This morning we sent an open letter to HP’s CEO, Mark Hurd. You can find the text of it here.
I’m not necessarily the biggest fan of open letters – but every once in a while, they help explain our position, or motivate customers to engage in driving the industry. And customer involvement has led to some remarkable innovation (my favorite example being here).
With full disclosure, we’ve been trying for a while to engage HP in a dialog around converging our Unix efforts – their Unix, called HP-UX, was the second most popular Unix behind our offering, Solaris. But HP’s customers are increasingly moving away from HP-UX – not because they don’t love it (many do, and there are a lot of folks that have a deep respect for it at Sun, as well) – but because HP has limited where customers can use it. As the exclusive OS for HP’s Precision Architecture, HP has built up an installed base of more than $100 billion – for a reason. It was a great platform.
But then HP decided to end of life PA-RISC – and in so doing, left their user community with a very tough choice: if you want to preserve your investment in HP-UX, you have to rearchitect your entire datacenter to adopt Intel’s troubled Itanium project. But if you want to enjoy HP’s high volume Proliant line of x86/x64 computers, you can’t run HP-UX – unlike Sun, HP elected not to invest in supporting their Unix, HP-UX, on their own x86/x64 servers.
So we’d like to offer HP, and the HP user community, a third option: to converge Solaris 10 with HP-UX, running on HP’s very own Proliant product line. We’ve spoken to HP about it, thought we saw a glimmer of interest, and now we want to get their customers and partners involved.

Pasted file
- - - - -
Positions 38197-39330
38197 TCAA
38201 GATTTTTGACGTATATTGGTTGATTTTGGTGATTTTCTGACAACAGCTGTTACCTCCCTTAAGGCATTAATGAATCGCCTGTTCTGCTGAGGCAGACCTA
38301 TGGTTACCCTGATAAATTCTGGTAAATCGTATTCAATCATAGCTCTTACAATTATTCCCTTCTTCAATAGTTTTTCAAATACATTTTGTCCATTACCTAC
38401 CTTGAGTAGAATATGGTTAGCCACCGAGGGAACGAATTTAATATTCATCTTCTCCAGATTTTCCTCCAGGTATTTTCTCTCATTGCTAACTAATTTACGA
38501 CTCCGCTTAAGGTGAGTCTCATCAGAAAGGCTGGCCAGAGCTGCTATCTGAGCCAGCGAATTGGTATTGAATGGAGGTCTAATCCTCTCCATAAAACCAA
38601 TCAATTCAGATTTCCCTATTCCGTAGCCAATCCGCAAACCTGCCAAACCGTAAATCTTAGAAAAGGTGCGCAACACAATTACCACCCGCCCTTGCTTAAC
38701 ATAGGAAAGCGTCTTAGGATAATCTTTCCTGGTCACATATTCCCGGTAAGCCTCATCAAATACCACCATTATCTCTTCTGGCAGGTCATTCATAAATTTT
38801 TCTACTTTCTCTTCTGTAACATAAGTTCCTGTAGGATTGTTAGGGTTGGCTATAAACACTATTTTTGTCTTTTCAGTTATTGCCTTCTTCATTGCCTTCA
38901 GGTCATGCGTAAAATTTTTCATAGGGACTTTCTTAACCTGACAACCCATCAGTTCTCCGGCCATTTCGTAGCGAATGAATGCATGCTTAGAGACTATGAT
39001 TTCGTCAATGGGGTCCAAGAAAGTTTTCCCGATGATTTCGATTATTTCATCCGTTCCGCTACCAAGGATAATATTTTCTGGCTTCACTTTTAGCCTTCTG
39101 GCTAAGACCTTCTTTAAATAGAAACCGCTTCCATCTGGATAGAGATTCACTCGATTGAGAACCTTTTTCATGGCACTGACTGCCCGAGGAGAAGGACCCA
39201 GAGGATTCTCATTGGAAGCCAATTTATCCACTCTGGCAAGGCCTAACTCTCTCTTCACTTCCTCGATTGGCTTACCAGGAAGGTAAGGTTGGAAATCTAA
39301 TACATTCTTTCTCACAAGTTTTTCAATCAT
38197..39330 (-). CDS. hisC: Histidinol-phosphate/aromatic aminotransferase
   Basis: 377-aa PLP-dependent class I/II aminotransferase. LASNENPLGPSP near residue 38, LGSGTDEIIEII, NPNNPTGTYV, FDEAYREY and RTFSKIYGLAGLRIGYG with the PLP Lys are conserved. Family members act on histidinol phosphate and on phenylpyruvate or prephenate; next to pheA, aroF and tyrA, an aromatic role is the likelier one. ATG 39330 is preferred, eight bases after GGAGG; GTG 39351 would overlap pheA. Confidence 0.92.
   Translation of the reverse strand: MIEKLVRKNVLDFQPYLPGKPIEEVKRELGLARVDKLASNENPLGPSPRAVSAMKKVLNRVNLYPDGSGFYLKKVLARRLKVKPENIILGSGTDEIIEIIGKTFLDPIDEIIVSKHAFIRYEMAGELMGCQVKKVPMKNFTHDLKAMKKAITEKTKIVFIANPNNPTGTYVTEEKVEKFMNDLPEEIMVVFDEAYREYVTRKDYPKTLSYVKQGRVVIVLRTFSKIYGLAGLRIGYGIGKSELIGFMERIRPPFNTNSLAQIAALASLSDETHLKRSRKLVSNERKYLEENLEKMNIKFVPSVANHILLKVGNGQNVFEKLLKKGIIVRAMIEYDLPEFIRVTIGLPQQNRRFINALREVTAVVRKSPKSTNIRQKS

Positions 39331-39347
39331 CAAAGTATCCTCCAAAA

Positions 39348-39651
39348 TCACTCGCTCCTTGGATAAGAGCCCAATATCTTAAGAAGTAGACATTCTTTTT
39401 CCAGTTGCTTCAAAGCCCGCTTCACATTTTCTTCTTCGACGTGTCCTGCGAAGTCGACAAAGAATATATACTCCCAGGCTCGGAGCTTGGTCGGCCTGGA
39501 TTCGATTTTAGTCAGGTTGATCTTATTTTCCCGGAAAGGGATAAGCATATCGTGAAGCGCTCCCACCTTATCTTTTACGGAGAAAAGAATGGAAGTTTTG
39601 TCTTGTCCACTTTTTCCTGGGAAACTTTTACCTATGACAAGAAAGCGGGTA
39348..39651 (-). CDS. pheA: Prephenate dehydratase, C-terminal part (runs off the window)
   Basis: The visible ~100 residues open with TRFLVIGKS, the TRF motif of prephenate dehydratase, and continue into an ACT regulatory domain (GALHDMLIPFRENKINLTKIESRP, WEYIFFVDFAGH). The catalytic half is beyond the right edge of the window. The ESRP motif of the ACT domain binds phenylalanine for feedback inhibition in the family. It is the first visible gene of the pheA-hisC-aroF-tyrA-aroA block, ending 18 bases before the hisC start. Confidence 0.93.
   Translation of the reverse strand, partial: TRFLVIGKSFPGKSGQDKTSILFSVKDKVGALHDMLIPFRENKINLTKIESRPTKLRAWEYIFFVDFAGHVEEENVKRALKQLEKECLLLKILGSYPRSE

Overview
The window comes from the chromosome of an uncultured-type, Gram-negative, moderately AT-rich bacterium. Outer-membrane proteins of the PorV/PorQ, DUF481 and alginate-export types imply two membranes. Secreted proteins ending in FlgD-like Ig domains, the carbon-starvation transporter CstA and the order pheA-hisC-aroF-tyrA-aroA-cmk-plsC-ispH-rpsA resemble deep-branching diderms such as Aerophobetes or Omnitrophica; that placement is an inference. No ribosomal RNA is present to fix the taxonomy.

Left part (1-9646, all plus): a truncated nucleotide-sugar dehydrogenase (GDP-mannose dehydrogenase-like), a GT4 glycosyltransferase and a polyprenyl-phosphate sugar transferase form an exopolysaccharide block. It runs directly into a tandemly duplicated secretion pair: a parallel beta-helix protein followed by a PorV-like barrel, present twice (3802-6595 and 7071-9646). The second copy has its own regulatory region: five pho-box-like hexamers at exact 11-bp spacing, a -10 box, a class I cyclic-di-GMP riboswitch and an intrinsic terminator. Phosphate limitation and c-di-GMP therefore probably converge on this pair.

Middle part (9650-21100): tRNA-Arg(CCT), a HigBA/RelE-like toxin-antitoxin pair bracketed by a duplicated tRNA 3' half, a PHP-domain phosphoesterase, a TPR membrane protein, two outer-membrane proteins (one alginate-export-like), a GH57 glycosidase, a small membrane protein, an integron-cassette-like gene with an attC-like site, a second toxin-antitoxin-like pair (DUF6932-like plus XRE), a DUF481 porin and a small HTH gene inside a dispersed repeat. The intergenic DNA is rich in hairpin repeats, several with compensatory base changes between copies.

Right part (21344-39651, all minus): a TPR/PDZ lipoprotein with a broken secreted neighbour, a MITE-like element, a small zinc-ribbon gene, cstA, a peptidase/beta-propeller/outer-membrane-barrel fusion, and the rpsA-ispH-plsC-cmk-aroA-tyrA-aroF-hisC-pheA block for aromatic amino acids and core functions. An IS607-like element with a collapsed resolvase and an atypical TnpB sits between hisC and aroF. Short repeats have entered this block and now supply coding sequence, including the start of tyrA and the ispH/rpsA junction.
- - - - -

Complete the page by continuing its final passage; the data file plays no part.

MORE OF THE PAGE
And we’re going to continue extending the olive branch to the HP-UX user community, with tools, technologies and partner support. But we’d like HP to contribute to the effort, on behalf of and in concert with their customers and developers.
So now it’s up to you – the HP user and developer community. Talk to your HP sales rep or management contact if you’re interested in seeing such a project flourish. You have all the power in this dialog. And Sun would be very supportive – I commit that. You shouldn’t have to abandon HP-UX, and we’ll gladly work to ensure it.
At bottom, a converged Solaris/HP-UX roadmap would offer our joint customers choice, innovation, and a broad spectrum of qualified hardware – while preserving your investment in skills, your confidence in the underlying intellectual property and technology… and most importantly, given that Solaris is open source, your choices going forward. That’s all upside, as far as we’re concerned.
Now we just need to get HP on board…